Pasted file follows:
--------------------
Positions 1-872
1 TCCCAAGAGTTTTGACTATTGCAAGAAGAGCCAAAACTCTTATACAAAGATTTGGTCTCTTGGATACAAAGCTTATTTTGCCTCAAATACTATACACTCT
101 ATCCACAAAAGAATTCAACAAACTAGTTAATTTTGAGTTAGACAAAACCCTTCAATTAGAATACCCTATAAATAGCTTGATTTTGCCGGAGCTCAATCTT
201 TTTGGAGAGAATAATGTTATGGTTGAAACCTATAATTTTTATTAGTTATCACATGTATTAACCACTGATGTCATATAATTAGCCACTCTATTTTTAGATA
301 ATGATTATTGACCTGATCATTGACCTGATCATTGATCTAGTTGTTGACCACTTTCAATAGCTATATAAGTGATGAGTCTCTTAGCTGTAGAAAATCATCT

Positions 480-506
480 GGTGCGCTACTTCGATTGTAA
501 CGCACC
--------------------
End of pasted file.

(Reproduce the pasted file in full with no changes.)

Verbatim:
Positions 1-872
1 TCCCAAGAGTTTTGACTATTGCAAGAAGAGCCAAAACTCTTATACAAAGATTTGGTCTCTTGGATACAAAGCTTATTTTGCCTCAAATACTATACACTCT
101 ATCCACAAAAGAATTCAACAAACTAGTTAATTTTGAGTTAGACAAAACCCTTCAATTAGAATACCCTATAAATAGCTTGATTTTGCCGGAGCTCAATCTT
201 TTTGGAGAGAATAATGTTATGGTTGAAACCTATAATTTTTATTAGTTATCACATGTATTAACCACTGATGTCATATAATTAGCCACTCTATTTTTAGATA
301 ATGATTATTGACCTGATCATTGACCTGATCATTGATCTAGTTGTTGACCACTTTCAATAGCTATATAAGTGATGAGTCTCTTAGCTGTAGAAAATCATCT

Positions 480-506
480 GGTGCGCTACTTCGATTGTAA
501 CGCACC